Not long after my in-laws moved here from Cambodia, I was at home with my mother-in-law who, up until that point, I had assumed could speak very little English. I forget what we were doing, but there was a magazine or newspaper lying around and, to my shock, she picked it up and strugglingly read a few words aloud. Taken aback, I looked at her and said, “You can read English.” “A little bit,” she replied. “I used to read and write,” she continued slowly. I asked, “What happened?” She looked at me and said, “I had to forget.” Confused, I asked her, “What do you mean, you had to forget?” “I had to forget,” she continued, “or they would have killed me.”
I knew very little about Pol Pot and the Khmer Rouge (the Cambodian communist party) up to this point, but I looked at this woman, the mother of my wife, and my heart broke for her. I was so confused. I began asking more questions here and there, always careful to be respectful of the fact that this was a sensitive subject. I discovered that the Khmer Rouge killed anyone who had any connection to the West. That means that if you were educated in a Western classroom, if you knew any Western language such as English or French, if you wore Western clothing, or were simply known to associate with someone who did, they would kill you, no questions asked.
I think about this kind, intelligent, generous, and strong woman who taught my daughter how to speak two languages and who is now teaching her how to read and write in them as well. Then I think about what the Khmer Rouge set out to destroy. They wanted to kill anyone who had what they considered to be ‘unfair advantages’ of education, wealth, or status. They wanted a society of agrarian equality, wherein everyone (except them) had an equal share of nothing, so that they could rebuild their country ‘fairly.’ If a person had more of some thing or some trait than others, or stood out in some way, he or she was killed. If they were not killed, they were sent into the fields to do manual labor under the harshest and most cruel conditions a person can imagine.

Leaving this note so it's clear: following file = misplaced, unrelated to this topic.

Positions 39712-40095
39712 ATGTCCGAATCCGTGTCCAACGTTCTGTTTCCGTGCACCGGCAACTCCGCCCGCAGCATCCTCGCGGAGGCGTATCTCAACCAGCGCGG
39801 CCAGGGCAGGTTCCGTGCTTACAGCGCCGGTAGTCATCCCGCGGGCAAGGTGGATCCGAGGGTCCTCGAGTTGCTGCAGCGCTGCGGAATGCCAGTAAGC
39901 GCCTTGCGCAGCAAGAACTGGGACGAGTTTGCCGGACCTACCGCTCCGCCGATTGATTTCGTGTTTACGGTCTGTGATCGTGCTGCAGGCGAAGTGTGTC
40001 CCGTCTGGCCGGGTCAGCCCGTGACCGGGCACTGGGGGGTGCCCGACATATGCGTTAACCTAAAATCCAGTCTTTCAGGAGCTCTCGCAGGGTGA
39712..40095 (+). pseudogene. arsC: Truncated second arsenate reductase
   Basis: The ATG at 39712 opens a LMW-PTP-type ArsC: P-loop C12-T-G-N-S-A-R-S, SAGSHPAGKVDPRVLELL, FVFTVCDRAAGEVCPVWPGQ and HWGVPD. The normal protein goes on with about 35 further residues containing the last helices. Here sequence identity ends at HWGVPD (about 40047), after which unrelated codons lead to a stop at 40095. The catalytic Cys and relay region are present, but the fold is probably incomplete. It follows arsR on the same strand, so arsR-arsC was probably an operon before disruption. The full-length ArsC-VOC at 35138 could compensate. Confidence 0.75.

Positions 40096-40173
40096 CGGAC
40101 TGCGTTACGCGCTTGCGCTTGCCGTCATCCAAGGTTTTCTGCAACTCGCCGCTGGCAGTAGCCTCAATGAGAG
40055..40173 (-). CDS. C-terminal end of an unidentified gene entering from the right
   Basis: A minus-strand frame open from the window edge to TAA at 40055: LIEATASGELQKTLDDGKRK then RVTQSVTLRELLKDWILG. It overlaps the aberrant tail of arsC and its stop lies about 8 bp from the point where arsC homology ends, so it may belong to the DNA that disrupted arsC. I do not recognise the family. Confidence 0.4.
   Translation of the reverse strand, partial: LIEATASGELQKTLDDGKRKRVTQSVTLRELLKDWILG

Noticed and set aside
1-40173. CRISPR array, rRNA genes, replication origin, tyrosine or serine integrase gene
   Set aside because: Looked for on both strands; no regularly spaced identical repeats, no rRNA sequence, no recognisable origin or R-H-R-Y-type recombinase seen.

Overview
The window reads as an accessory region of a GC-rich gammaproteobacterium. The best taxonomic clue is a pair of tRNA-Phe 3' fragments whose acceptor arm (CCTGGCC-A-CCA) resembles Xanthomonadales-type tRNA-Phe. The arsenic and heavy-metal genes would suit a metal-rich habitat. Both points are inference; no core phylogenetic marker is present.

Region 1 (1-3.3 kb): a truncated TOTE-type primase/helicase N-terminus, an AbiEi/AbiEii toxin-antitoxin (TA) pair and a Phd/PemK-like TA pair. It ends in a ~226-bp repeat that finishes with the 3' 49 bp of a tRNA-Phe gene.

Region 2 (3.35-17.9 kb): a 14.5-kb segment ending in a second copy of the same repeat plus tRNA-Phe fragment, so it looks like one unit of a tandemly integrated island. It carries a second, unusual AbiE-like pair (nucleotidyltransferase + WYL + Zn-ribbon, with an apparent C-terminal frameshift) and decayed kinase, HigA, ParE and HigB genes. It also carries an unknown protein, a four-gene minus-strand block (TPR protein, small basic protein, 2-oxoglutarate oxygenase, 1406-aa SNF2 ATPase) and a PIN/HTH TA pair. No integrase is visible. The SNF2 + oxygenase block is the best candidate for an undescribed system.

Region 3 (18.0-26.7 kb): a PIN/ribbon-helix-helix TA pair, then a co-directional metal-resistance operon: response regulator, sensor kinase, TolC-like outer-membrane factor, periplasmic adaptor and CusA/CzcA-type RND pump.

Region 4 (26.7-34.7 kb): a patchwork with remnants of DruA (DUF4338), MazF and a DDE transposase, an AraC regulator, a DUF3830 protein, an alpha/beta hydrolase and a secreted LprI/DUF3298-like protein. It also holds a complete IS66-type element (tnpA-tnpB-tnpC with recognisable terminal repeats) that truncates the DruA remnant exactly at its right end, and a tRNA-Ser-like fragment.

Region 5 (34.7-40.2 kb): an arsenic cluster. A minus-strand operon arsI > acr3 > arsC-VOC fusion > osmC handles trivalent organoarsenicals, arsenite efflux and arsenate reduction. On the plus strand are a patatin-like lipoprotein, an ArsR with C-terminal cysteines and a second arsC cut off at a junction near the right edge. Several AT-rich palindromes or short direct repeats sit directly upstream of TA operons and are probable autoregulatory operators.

When I hear so many young people these days angrily decry privilege or advantage, I think about my daughter and I fear that someday they will come for her. Then I wonder if she will be able to forget what she knows and hide in plain sight like her grandmother did so that she to can live to see her granddaughter grow up.